Course Review: St. George’s Golf and Country Club (Etobicoke, Ont.)
Designer: Stanley Thompson
On Friday, with the weather a little frosty for mid-October, I drove down to Etobicoke for a round at St. George’s Golf and Country Club, which will host next year’s RBC Canadian Open. Though I’ve written about it extensively (including a chapter in my book, Going for the Green that included designer and member Tom McBroom) and played it numerous times, I’ve never actually written a review about it.
The question about St. George’s is simply whether it is the best course in Canada. Many think it is; it typically ranks either #1 or #2 in most course rankings in the country and is in Golf Magazine’s Top 100 courses in the world. Tom Doak put it in his “gourmet’s choice” section of the Confidential Guide to Golf Courses. Its routing, where valleys are often traversed as opposed to played down, is a unique feature and one most architects think makes the course great. It isn’t an obvious way to route the course, but it creates several great holes (#2, #7, for example). The course actually plays harder than it looks and several of the par-4s are simply outstanding, including the previously mentioned second and seventh holes, as well as the 14th, and the closers, the long and challenging 17th and the dramatic and pretty 18th. Simply put, St. George’s has that fine mix of being a great members course and a great course. That doesn’t often happen. Typically a great course becomes too difficult to be a great members course, but that isn’t the case with St. George’s.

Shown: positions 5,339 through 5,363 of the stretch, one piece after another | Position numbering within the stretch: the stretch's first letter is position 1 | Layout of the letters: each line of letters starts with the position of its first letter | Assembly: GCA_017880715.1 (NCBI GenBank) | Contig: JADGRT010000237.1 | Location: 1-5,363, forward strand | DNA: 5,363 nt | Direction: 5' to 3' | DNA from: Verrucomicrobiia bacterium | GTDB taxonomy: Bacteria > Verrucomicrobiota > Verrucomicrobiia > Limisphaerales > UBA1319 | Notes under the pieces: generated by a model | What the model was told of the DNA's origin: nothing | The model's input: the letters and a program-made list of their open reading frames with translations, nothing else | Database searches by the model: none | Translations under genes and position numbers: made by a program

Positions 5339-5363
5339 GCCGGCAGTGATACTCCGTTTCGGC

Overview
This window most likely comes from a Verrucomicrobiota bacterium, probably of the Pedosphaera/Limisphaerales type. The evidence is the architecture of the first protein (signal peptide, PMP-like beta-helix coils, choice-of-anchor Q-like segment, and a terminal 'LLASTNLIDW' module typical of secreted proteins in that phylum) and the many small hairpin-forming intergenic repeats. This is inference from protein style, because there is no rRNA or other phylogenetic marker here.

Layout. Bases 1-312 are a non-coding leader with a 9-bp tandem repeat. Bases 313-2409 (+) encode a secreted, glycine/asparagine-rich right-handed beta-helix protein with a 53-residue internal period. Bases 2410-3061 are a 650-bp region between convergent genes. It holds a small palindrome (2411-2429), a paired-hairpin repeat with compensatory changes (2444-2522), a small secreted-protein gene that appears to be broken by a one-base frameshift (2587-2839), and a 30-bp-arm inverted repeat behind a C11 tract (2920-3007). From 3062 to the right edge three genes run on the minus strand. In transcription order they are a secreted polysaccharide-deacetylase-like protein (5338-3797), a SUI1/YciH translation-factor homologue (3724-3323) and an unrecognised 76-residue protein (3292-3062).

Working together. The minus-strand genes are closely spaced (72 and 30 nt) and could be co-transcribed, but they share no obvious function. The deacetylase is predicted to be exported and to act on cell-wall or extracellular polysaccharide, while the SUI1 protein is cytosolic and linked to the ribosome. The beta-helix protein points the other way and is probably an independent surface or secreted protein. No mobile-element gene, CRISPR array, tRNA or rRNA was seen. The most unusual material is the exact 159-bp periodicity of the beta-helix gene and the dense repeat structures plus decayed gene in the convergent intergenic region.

The all-world holes start after the casual opener, a par-4 that plays downhill and then up to a raised green, protected by artistic bunkering that is full of fingers and noses. As previously mentioned, the second, a lengthy par-4, bucks convention by playing over a valley, leaving the golfer forced to hit a draw to avoid the right bunker and make it to the top of the fairway, allowing for a look at the long, narrow green that is flanked by bunkers. There are alternate ways to play the hole, typical of Thompson, and the fairway is not particularly narrow. The difficulty is in the strategy of the hole, not some contrived method of tricking it up to make it a challenge.
At St. George’s, Thompson seems to have found the appropriate mix of length, strategy and playability. Such is the case with the fifth hole, a long par-4 with a bunker cut into the hillside just outside of the landing area. While the second plays across the valley, the fifth plays down into a valley, and emerges with an uphill approach shot, before one plays the sixth, which once again crosses over a valley to a green perched on a steep slope.
The back nine doesn’t let up either. Though the 11th is a par-5 at only slightly more than 500 yards, will prove a pushover for the pros at the Canadian Open (and counter balance the third, a par-5 for members that will play as a long par-4 in the tournament), it is still a stunning hole, with long views and a tricky narrow green that falls off to the left. The 14th is often regarded as the toughest on the course, with a downhill tee shot to a wide fairway and an approach over a meandering creek to another narrow green. Interestingly, Thompson provides players with a way out — there is fairway short of the hole over the creek that provides an opportunity to lay up and still chip on for a possible one-putt par.